Biomarkers in the Management of Heart Failure: Are We There Yet?
In the current issue of Circulation, Anand and colleagues1 properly conclude that “strategies to reduce neurohormonal levels for mortality and morbidity are at present premature and not justified.” On the basis of the arguments delineated above with respect to the characteristics of the ideal biomarker, it is clear that we have not yet achieved the level of sophistication that is necessary to reliably use biomarkers to optimize clinical care for patients with heart failure. This statement notwithstanding, the important study by Anand and colleagues does provide the scientific basis for the notion that biomarkers may one day help in optimizing heart failure management, particularly for those patients who are not doing well on standard forms of therapy. One might envision that clinicians could use combinations of different biomarkers that reflect different aspects of the disease process to optimize multiple facets of patient care, or use genetic biomarkers to provide an optimized pharmacogenomic approach, or perhaps even use screening biomarkers to select specific types of therapies (eg, use of immunoadsorption for patients with autoantibodies against the β1-receptor). Whereas our colleagues in oncology have long championed the use of biomarkers to individualize therapeutic strategies for their patients, it has only been recently that cardiologists have begun to use biochemical markers to guide the patient management, such as the use of troponin levels for high-risk acute coronary syndromes. Although it is always difficult to make accurate predictions about future therapeutic approaches in heart failure, the wealth of emerging clinical data suggests that it is increasingly likely that clinicians will one day have sufficient information to use biomarkers to facilitate and optimize the care for their heart failure patients. However, before we take this next step, biomarker-guided strategies will have to be validated extensively in long-term epidemiological studies, as well as in clinical studies that demonstrate the added value of this type of approach over and above the clearly established benefits that are provided by our current best approach to the management of heart failure. The potentially good news for clinicians and their patients is that these types of studies are either being planned or are presently ongoing.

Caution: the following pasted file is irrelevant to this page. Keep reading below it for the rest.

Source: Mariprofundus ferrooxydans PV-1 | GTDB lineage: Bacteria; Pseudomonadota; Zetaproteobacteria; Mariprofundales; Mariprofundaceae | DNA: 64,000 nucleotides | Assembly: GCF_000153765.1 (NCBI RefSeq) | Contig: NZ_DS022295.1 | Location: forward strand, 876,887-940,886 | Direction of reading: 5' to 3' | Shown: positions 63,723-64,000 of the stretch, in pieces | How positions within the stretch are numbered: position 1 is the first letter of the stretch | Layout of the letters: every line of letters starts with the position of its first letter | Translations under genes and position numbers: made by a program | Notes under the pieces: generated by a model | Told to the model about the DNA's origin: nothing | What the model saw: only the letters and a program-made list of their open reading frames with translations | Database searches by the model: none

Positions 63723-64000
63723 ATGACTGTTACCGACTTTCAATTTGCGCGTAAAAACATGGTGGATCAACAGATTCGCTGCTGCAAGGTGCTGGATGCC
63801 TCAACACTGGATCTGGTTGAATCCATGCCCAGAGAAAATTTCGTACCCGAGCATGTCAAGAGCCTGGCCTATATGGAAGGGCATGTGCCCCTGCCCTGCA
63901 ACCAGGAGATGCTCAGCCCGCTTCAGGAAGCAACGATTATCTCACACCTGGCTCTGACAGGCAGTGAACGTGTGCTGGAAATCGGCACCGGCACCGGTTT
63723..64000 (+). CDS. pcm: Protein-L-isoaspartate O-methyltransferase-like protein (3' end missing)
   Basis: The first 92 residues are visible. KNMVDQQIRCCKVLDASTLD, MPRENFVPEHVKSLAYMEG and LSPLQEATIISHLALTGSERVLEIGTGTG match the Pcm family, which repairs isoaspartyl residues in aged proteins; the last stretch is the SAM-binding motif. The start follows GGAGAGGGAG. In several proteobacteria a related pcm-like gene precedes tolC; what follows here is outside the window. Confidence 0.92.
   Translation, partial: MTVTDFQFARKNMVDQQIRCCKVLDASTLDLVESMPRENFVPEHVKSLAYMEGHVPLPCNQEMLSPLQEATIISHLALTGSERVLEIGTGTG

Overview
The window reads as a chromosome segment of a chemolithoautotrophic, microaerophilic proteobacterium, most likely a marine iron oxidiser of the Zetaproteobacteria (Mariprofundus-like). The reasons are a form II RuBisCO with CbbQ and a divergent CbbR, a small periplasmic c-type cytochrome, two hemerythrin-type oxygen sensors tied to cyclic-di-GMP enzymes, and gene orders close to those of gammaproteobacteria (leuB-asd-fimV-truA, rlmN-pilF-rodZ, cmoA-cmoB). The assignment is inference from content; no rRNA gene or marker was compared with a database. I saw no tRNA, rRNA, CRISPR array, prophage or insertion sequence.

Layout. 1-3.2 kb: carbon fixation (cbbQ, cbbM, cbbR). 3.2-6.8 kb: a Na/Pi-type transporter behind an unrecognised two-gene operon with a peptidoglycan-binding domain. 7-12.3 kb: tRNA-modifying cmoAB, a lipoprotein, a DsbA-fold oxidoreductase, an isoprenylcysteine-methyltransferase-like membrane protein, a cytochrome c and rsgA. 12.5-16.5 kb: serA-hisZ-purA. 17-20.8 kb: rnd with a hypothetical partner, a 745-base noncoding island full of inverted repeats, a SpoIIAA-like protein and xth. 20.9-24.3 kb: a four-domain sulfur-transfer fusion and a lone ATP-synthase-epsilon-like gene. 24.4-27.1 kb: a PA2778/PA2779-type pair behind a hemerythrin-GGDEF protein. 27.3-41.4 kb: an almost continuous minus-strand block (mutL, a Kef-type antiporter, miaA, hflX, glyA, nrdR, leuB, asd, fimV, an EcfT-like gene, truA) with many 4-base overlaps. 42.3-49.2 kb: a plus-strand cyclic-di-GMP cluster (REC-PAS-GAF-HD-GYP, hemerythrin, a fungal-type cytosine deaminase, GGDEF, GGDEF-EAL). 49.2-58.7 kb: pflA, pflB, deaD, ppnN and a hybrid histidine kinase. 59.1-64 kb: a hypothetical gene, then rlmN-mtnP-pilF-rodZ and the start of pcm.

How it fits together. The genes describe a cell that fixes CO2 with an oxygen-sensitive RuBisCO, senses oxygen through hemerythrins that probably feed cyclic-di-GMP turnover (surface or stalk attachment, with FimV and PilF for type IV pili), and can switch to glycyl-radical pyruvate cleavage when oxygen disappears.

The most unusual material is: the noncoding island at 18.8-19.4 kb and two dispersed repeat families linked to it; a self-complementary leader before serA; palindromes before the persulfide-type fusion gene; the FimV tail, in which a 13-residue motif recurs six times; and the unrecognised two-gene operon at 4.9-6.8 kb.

This work was supported by research funds from the Veterans Administration and the National Institutes of Health (P50 HL-O6H and RO1 HL58081-01, RO1 HL61543-01, HL-42250-10/10). Dr Bozkurt is a recipient of the Research Career Development Award from the Veterans Administration.
The opinions expressed in this editorial are not necessarily those of the editors or of the American Heart Association.
Anand IS, Fisher LD, Chiang Y-T, et al. Changes in brain natriuretic peptide and norepinephrine over time and mortality and morbidity in Val-HeFT. Circulation. 2003; 107: 1278–1283.
Swedberg K, Eneroth P, Kjekshus J, et al. Hormones regulating cardiovascular function in patients with severe congestive heart failure and their relation to mortality. Circulation. 1990; 82: 1730–1736.
Richards AM, Doughty R, Nicholls MG, et al. Neurohumoral prediction of benefit from carvedilol in ischemic left ventricular dysfunction. Australia-New Zealand Heart Failure Group Circulation. 1999; 99: 786–792.
Hampton JR, van Veldhuisen DJ, Kleber FX, et al. Randomised study of effect of ibopamine on survival in patients with advanced severe heart failure. Second Prospective Randomised Study of Ibopamine on Mortality and Efficacy (PRIME II) Investigators [see comments]. Lancet. 1997; 349: 971–977.
Cohn J. Heart failure: MOXCON (Moxonidine for Congestive Heart Failure). Circulation. 1999; 100: e128.
McKelvie RS, Yusuf S, Pericak D, et al. Comparison of candesartan, enalapril, and their combination in congestive heart failure: randomized evaluation of strategies for left ventricular dysfunction (RESOLVD) pilot study. The RESOLVD Pilot Study Investigators. Circulation. 1999; 100: 1056–1064.